Shanghai The Shanghai Watch Factory launched their Classic Tourbillon as an exclusive Shanghai-branded product only, however they have since followed the trend and offered this somewhat expensive movement for sale to other watch companies. Returning to Breguet's original idea, this movement features a large balance-wheel on a common axis to the tourbillon cage. In 2007 Shanghai revealed their amazing Orbital Tourbillon, which features either one or two tourbillons mounted on a 12-hour karrusel platform.
PTS Resources FD-3032 This was the first Chinese tourbillon to be reviewed online. Clearly built to a budget, and featuring components from the humble Standard movement, it is nonetheless as impressive as any tourbillon is that actually works. In 2007 PTS presented a prototype '12 Hour Karrousel' movement of unusual design and much higher grade. In 2008, PTS introduced a dual-mainspring tourbillon.
Sea-Gull ST80 Most Chinese tourbillons owe something to the Blancpain flying carrousel-tourbillon design, but this is the one with the closest physical resemblance. Of higher quality than all but the TB01-2, the ST80 is still very competitively priced. The newer ST82 features a common axis tourbillon similar to the Shanghai. Auto-winding is now available on both. In 2006 Sea-Gull released their ST8080 double tourbillon with one carrousel-tourbillon and one common axis. Sea-Gull's compact ST84 is currently China's smallest tourbillon movement, suitable for use in women's watches.
Dixmont DG-8000 A latecomer to the field, Dixmont-Guangzhou have focussed on auto-winding on their tourbillons. The DG-8101 is similar but with a common-axis tourbillon.
In the tourbillon, invented by Breguet in 1795, the escapement (balance, escape wheel, etc.) is mounted on a carriage which carries a pinion driven by the third wheel. The fourth wheel is fixed and is concentric with the carriage shaft. The escape wheel pinion meshes with the fixed fourth wheel which will cause the pinion to rotate and operate the escape wheel and balance in the normal way. (M. Cutmore - Watches 1850-1980 (1989) p. 71)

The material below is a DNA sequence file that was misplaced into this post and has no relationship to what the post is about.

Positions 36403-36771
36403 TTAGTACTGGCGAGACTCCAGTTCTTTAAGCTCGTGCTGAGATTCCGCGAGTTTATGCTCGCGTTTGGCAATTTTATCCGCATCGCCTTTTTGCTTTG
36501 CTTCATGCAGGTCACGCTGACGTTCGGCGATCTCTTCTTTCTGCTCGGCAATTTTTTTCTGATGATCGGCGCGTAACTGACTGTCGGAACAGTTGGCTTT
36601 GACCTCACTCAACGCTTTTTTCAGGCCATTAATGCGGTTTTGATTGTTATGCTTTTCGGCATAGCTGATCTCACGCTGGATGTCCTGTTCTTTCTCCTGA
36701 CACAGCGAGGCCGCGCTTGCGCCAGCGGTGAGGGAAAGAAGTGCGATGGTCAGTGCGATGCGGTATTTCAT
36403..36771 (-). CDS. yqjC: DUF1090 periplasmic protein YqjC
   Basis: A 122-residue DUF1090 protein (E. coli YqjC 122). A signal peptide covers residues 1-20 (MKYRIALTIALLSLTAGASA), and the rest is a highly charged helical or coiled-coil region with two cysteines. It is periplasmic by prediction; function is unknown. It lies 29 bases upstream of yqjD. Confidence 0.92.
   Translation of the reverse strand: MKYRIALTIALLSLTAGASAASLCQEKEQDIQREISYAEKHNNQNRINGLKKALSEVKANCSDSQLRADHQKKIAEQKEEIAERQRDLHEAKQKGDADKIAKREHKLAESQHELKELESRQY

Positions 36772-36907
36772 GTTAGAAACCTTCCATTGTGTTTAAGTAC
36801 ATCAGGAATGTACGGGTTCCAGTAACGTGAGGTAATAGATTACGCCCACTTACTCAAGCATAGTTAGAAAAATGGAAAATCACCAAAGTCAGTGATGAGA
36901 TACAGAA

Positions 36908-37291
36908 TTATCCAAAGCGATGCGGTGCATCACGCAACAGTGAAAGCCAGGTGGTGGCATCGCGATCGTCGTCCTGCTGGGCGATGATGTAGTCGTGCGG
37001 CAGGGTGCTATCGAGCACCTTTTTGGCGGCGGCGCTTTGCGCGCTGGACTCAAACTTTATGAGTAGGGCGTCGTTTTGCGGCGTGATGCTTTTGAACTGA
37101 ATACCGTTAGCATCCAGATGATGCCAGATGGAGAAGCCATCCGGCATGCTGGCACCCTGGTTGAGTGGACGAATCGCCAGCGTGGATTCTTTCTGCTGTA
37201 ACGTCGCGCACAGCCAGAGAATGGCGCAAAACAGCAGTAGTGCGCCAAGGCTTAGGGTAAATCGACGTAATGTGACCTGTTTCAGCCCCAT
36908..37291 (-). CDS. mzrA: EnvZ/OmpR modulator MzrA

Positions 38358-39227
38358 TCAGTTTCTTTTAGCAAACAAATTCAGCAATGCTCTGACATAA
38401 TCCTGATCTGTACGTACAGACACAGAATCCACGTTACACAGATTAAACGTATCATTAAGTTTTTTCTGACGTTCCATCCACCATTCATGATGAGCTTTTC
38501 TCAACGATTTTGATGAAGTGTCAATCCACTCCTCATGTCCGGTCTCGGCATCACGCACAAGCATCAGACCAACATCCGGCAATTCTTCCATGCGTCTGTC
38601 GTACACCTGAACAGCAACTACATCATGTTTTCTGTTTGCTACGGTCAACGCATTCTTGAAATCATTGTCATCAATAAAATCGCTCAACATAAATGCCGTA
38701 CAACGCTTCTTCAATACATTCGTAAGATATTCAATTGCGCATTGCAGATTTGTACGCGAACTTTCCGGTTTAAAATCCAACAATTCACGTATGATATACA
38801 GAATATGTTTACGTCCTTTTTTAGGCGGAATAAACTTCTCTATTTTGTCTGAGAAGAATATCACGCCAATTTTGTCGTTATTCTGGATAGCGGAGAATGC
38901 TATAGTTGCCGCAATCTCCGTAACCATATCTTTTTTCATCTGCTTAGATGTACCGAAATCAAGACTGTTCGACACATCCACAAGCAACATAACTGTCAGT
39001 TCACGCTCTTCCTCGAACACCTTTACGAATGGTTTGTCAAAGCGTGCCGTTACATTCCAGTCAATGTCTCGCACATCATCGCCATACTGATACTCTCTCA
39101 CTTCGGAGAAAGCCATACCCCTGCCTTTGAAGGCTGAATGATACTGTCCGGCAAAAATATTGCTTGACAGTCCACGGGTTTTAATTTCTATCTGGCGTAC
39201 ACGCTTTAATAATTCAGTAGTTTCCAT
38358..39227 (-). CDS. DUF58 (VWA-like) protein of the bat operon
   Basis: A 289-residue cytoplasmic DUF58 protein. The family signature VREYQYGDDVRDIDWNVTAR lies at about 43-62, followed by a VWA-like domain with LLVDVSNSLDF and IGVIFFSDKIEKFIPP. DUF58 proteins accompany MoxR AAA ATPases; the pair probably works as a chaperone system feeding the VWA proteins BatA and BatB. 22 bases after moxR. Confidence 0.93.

It must be borne in mind that tourbillons are intended only to correct pocket-watch positional errors which are largely 2-dimensional when carried in a waistcoat pocket. A wristwatch experiences many more varied and frequent positional shifts in normal use.
In the karrusel by Bonniksen (UK patent 21421 of 1892) the carriage is mounted on a karrusel wheel driven by the third wheel pinion. The fourth wheel staff passes through the centre of the karrusel bearing to allow the fourth wheel pinion to mesh with the third wheel and power is transmitted to the escapement in the normal way rather than through the carriage rotation as in the tourbillon. The rate of rotation of the karrusel is about once per hour compared with the tourbillon which may rotate once per minute. Both these designs require considerable skill to manufacture, and are only found in watches of high quality. (M. Cutmore - Watches 1850-1980 (1989) p. 72)